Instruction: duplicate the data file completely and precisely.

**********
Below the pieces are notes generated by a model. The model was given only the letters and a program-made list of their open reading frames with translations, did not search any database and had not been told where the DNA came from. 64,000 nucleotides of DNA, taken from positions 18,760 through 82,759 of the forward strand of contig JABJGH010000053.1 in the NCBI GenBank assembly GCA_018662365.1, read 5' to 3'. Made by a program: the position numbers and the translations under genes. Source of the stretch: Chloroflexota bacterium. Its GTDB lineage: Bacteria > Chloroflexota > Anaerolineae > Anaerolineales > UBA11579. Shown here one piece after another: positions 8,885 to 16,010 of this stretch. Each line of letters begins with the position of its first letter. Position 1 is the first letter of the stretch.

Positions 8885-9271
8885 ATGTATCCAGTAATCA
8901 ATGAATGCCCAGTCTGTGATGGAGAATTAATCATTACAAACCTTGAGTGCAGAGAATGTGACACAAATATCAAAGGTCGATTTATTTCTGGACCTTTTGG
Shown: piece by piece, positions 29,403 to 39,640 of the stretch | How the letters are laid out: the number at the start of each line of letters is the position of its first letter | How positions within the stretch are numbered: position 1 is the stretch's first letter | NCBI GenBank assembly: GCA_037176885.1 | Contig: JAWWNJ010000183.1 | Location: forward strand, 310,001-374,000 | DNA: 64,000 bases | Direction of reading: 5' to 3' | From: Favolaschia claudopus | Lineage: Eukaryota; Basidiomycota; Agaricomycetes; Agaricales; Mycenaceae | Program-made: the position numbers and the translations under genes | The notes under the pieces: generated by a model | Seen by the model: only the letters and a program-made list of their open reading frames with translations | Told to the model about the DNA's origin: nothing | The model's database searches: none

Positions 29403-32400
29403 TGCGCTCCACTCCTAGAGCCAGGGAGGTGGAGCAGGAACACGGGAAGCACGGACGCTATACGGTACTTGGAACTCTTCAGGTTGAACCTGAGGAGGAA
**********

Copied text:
Below the pieces are notes generated by a model. The model was given only the letters and a program-made list of their open reading frames with translations, did not search any database and had not been told where the DNA came from. 64,000 nucleotides of DNA, taken from positions 18,760 through 82,759 of the forward strand of contig JABJGH010000053.1 in the NCBI GenBank assembly GCA_018662365.1, read 5' to 3'. Made by a program: the position numbers and the translations under genes. Source of the stretch: Chloroflexota bacterium. Its GTDB lineage: Bacteria > Chloroflexota > Anaerolineae > Anaerolineales > UBA11579. Shown here one piece after another: positions 8,885 to 16,010 of this stretch. Each line of letters begins with the position of its first letter. Position 1 is the first letter of the stretch.

Positions 8885-9271
8885 ATGTATCCAGTAATCA
8901 ATGAATGCCCAGTCTGTGATGGAGAATTAATCATTACAAACCTTGAGTGCAGAGAATGTGACACAAATATCAAAGGTCGATTTATTTCTGGACCTTTTGG
Shown: piece by piece, positions 29,403 to 39,640 of the stretch | How the letters are laid out: the number at the start of each line of letters is the position of its first letter | How positions within the stretch are numbered: position 1 is the stretch's first letter | NCBI GenBank assembly: GCA_037176885.1 | Contig: JAWWNJ010000183.1 | Location: forward strand, 310,001-374,000 | DNA: 64,000 bases | Direction of reading: 5' to 3' | From: Favolaschia claudopus | Lineage: Eukaryota; Basidiomycota; Agaricomycetes; Agaricales; Mycenaceae | Program-made: the position numbers and the translations under genes | The notes under the pieces: generated by a model | Seen by the model: only the letters and a program-made list of their open reading frames with translations | Told to the model about the DNA's origin: nothing | The model's database searches: none

Positions 29403-32400
29403 TGCGCTCCACTCCTAGAGCCAGGGAGGTGGAGCAGGAACACGGGAAGCACGGACGCTATACGGTACTTGGAACTCTTCAGGTTGAACCTGAGGAGGAA